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WebGL Fluid Simulation (paveldogreat.github.io)
212 points by maxraz 9 days ago | hide | past | favorite | 50 comments

I understand why real 3D fluid sim is much harder to do at reasonable speeds than 2D but I wonder if there's a pseudo-3D version that would look good (I'm especially thinking of VR here)

A few transparent layers to add depth? Or something akin to parallax occlusion mapping?

EDIT - this Shadertoy is remarkably awesome despite only running on a 128x128x128 grid: https://www.shadertoy.com/view/wlG3RW

There's this paper which describes a simplified fluid dynamics appropriate for games: Real-Time Fluid Dynamics for Games by Jos Stam. You can find the paper and implementations by searching. It's based around numerical stability and speed, rather than accuracy. I think it would be interesting to put this into a simcity-like game to get good air pollution maps.

I'm not sure if this WebGL page is based around this algorithm.

The GitHub WebGL page is based on a GPU Gems article, which was based on Stable Fluids.

The ShaderToy 128³ cube appears to be quite different. I don't entirely follow what it's doing, but the pressure solve seems to be heavily simplified.

What does that have to do with 3D versus 2D?

3D is hard to do in real time as you have many more grid points. The method I linked to is much faster than properly solving the fluid equations, so is suitable for a 3D interactive simulation.

Parallax occlusion mapping is quite heavy itself, though. Transparent layers stacked on top of each other are also quite expensive due to overdraw.

Probably the cheapest way to add a little bit of 3D-ness would be to write the fluid sim to a texture, use it as a height map, and sample the texture a second time while offsetting the uvs slightly based on height map and camera position. Still not a great solution, and would probably only work if it was a wall of fluid in front of you.

I recently came across EmberGen which seems to offer real-time volumetric fluid simulation [1] and I wonder what's driving it and whether it's down to the hardware, algorithm or something else?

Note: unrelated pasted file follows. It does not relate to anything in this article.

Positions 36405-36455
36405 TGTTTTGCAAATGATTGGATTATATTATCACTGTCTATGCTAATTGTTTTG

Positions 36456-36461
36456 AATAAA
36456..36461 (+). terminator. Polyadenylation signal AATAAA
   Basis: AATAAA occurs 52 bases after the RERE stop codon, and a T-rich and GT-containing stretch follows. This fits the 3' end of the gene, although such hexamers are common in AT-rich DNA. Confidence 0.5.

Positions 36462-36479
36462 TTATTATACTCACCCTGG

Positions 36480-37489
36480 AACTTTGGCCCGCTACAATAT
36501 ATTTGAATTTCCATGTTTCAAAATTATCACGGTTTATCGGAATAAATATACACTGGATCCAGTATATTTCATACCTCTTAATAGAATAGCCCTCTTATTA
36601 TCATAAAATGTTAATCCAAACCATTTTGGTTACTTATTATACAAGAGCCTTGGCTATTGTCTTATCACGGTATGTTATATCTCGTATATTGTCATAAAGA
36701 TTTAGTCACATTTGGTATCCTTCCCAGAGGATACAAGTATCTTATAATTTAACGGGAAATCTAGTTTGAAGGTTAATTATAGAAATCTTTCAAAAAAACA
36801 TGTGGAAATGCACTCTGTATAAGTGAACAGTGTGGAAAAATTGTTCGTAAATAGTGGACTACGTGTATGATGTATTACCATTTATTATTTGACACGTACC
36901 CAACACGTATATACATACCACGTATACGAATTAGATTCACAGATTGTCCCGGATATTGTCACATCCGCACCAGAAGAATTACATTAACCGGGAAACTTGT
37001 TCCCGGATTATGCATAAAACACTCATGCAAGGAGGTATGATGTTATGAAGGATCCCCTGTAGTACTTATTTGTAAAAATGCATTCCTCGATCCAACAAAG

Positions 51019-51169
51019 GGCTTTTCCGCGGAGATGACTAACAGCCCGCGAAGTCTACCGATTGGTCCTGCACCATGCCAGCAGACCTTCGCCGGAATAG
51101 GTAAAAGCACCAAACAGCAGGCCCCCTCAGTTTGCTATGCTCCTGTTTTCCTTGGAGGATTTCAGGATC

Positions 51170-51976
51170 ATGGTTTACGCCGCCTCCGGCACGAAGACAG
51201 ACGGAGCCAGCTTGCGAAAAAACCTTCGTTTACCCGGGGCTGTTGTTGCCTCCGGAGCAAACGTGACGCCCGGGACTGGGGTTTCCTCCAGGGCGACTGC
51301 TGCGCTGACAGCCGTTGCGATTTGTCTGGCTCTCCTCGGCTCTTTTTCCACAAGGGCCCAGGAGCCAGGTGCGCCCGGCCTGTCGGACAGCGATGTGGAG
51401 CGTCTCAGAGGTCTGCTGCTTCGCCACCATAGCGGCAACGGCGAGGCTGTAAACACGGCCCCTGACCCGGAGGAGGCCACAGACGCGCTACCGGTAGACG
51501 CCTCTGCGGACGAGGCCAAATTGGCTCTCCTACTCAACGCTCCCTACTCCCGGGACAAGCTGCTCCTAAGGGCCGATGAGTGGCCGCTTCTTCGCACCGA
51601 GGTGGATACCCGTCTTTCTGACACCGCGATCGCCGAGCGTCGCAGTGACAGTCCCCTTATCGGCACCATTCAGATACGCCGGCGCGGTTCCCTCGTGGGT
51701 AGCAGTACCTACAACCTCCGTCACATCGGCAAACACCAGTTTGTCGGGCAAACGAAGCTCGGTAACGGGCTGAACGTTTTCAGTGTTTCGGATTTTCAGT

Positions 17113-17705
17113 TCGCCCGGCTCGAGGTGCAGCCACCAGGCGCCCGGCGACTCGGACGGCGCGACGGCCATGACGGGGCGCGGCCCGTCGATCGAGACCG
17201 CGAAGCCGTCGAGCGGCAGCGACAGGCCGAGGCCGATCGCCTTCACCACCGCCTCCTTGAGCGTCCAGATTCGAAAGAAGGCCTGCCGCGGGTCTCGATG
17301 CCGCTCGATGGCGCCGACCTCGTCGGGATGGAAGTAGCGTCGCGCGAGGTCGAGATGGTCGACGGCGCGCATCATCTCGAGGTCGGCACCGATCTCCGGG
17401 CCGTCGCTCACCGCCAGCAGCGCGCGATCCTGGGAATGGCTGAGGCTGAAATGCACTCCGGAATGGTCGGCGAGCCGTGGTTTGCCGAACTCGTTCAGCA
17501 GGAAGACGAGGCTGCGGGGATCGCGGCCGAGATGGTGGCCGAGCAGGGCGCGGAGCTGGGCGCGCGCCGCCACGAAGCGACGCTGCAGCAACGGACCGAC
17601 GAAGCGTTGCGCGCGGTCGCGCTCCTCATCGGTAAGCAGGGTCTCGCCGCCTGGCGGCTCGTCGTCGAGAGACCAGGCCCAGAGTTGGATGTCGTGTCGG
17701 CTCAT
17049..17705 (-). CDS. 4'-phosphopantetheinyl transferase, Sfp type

1. https://youtu.be/iDqWLwYhd9Y

On my iPhone 6S, I turned the quality up to high and played with the simulation for around five minutes. It kept working smoothly, but holy crap, I'm not sure if my phone has ever been this hot!

Great work though, it's gorgeous!

If anyone is interested, I made an implementation of this (based on the GPU Gems article) in Lua using the LÖVE framework that adds a bunch of effects like reflections, normal mapping and more.


I am interested. Thank you very much. Out of curiosity, why LÖVE? For thr added features?

I'm just a big fan of Lua for its simplicity and power, especially LuaJIT. LÖVE makes excellent use of it.



It was fairly straightforward to get the .love running on macOS. I grabbed Nuklear[1] and LÖVE-Nuklear[2], built [2] on macOS (had to point at Nuklear's header), dropped the .so in your /bin, a one-line edit to main.lua, repackaged, et voila!

Check my profile and drop me a line if you'd like.

1 - https://github.com/vurtun/nuklear

2 - https://github.com/keharriso/love-nuklear

macOS is a PITA, maybe with MetalVK or ANGLE there could be less pain; but OpenGL is in a sad state on macOS ever since they started becoming territorial about GPU APIs.

This reminded me of a great game called Plasma Pong.

It was successful but unfortunately it was killed via a Cease and Desist letter from the Pong people.


There's a web clone of it here: http://anirudhjoshi.github.io/fluid_table_tennis/

One of the all-time great tripping activities, along with Rainbox (http://www.axlrosen.net/rainbox/rainbox-large.html) and Audiosurf

Feels so smooth on my iPhone. I’m aware these phones have pretty killer SOCs but I couldn’t have imagined running this on something that fits in my pocket 15 years ago.

To be fair, first gen iPad also had apps like this. Not 15 years but...

It had apps like this, but I don't think there was anything as complex.

The author made this also into an iOS app: https://apps.apple.com/us/app/fluid-simulation/id1443124993